• disease in blood vessels in places other than the heart or
    • diabetes or
    • a score on the risk assessment tool indicating a greater than 20 percent likelihood of having a heart attack in the next 10 years.

    The LDL cholesterol target for this group is less than 100.

  2. The second-highest risk level includes individuals who have:

    • two or more major risk factors or
    • a score on the 10-year risk assessment that falls between 10 percent and 20 percent.

    The LDL goal for these individuals is less than 130.

  3. The lowest risk category includes individuals with:

    • zero or one major risk factor. Almost everyone in this group has a 10-year risk less than 10 percent.

    The LDL goal for this group is less than 160.

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Major risk factors

  • Cigarette smoking
  • High blood pressure, defined as either blood pressure of 140/90 or higher or being on blood pressure medication
  • HDL cholesterol less than 40 mg/dL. If your HDL is greater than 60, it counts as a “negative” risk factor, allowing you to subtract one risk factor from your total
  • A family history of premature heart disease (a father, brother or male child who had coronary heart disease before age 55 or a mother, sister or female child who had heart disease before age 65)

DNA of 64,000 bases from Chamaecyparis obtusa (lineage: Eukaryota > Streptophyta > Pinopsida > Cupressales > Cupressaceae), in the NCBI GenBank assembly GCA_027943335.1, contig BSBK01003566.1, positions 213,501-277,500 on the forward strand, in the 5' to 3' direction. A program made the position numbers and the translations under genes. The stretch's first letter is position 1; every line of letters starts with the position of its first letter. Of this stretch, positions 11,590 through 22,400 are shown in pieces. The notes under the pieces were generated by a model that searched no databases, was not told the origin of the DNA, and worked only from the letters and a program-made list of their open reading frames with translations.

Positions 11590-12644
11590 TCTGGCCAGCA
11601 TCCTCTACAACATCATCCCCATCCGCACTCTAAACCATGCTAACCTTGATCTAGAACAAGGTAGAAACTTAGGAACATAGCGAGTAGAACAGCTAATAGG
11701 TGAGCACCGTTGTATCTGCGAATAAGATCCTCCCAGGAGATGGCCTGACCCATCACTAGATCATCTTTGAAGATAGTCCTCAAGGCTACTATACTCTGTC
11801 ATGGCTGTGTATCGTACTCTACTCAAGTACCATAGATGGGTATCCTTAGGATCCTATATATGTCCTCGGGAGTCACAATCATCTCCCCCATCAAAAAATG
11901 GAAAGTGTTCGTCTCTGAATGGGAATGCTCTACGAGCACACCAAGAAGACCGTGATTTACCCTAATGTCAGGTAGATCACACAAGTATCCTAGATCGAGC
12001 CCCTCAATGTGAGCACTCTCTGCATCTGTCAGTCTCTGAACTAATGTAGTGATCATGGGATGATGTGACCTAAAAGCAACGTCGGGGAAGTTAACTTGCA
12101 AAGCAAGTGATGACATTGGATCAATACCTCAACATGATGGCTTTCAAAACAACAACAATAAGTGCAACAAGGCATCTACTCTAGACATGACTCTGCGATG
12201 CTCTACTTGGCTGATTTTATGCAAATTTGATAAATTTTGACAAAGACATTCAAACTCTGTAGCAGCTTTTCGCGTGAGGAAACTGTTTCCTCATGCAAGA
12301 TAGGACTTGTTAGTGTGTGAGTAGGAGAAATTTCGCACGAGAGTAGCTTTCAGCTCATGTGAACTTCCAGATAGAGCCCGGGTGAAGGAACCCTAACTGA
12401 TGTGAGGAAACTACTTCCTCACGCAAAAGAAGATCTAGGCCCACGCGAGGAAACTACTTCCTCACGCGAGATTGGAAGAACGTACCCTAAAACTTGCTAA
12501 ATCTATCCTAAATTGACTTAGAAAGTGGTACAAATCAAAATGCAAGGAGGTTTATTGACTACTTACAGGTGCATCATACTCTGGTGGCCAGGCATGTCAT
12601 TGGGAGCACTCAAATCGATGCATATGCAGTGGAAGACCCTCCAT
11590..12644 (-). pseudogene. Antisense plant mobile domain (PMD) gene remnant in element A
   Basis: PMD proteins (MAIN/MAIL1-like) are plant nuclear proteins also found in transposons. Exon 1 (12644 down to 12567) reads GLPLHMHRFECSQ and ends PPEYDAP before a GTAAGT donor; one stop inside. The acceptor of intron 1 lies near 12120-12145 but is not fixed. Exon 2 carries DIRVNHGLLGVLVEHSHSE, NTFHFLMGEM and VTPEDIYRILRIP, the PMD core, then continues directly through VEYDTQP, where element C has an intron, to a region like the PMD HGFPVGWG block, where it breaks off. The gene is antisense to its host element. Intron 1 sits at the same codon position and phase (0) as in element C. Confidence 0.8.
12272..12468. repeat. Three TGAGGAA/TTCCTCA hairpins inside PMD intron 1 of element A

• Age (45 or older for men; 55 or older for women)
  • Having diabetes

The guidelines recognize that other factors not included in the major risk list also influence cardiovascular health. These other factors include obesity, lack of exercise, high-fat diet, and borderline high blood sugar.

Framingham Point Score Coronary Heart Disease Risk Assessment Tool

This calculator is based on data collected from the Framingham Heart Study, a major investigation of risk factors for heart disease launched in 1948 by the National Heart, Lung, and Blood Institute.

To estimate your 10-year risk for heart disease:

  • find your points for each of the five factors below
  • total your individual scores
  • find your risk percentage on the Point Total/Percent Risk table.

1. Age

Age

Points for Men

Points for Women

20 - 34

-9

-7